To see what updates you've installed recently, go to the old Windows control panel, launch Programs and Features and click  “View installed updates.” This works in Windows 11 also, but you can shortcut by typing “uninstall updates” in Settings. This shows you a list of all updates you can uninstall. If you need to uninstall one, right click it and select "uninstall" (Windows 10) or click the “Uninstall” button (Windows 11, as shown below).

(Image credit: Tom's Hardware)

If that doesn’t work, you can boot from the Windows Recovery environment and use the DISM command to uninstall an offline image at the command line. That’s a fairly complex operation that’s documented in Option 6 of Shawn Brink’s excellent TenForums tutorial Uninstall Windows Update in Windows 10 (this also works for Windows 11 as well). It is also the best known method for removing a rogue Windows 10 or 11 update.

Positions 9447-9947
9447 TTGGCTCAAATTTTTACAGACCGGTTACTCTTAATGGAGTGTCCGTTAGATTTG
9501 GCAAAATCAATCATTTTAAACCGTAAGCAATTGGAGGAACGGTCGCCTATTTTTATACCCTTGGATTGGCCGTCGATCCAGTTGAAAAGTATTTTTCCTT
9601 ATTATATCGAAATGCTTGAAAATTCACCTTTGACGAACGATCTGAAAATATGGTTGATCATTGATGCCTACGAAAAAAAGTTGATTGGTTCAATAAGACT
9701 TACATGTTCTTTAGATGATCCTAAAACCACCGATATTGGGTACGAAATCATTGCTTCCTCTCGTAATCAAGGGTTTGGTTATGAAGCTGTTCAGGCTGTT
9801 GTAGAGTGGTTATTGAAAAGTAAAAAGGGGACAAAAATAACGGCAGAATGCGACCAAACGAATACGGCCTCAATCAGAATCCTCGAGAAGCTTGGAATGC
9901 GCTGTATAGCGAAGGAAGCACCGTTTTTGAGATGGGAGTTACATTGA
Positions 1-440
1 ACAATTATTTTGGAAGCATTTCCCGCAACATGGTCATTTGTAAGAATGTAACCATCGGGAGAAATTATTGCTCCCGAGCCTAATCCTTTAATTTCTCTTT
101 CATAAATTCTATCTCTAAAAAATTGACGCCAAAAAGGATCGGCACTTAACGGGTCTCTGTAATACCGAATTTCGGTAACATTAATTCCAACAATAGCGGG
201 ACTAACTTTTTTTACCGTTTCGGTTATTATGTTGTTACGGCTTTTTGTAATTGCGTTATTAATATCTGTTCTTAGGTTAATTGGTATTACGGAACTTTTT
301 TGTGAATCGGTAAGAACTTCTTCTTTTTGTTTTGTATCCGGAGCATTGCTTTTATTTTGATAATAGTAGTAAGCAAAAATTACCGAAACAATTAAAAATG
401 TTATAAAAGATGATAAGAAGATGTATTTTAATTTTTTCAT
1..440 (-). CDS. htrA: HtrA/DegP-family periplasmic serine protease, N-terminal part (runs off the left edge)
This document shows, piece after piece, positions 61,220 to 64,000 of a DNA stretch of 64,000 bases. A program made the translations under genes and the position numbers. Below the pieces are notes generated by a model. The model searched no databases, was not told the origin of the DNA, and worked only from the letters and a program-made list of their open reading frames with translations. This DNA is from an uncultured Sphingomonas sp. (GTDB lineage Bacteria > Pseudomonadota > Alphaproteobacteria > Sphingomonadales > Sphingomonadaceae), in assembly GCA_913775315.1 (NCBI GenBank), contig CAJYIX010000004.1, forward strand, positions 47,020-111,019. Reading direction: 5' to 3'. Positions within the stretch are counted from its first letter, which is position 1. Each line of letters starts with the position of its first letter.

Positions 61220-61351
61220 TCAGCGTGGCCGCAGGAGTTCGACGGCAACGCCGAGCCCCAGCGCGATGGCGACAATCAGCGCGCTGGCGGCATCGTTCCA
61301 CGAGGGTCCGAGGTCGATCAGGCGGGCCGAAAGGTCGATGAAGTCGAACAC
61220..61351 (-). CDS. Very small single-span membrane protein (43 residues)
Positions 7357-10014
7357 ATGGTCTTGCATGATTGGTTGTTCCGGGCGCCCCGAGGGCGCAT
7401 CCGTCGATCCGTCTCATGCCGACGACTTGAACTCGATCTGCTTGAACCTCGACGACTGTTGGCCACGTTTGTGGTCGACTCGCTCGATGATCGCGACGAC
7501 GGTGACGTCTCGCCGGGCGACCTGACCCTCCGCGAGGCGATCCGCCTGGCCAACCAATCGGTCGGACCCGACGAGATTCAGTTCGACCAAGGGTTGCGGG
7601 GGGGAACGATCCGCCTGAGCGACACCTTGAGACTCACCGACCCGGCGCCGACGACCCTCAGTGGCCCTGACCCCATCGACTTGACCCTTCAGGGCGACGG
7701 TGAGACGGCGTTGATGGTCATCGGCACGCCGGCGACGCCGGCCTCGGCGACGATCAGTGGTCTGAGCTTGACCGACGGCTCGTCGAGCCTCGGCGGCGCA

• Corrupt system files: These are best addressed using the DISM /Online /Cleanup-Image /CheckHealth command (run at an administrative command prompt or in an administrative PowerShell session). If this command finds anything to report, run DISM /Online /Cleanup-Image /RestoreHealth to clean things up. Next, run the system file checker until it reports nothing found or fixed (this sometimes takes 2 or 3 iterations): SFC /SCANNOW. If it works, this will often fix the BSOD error as well. All three commands are depicted in the following screncap: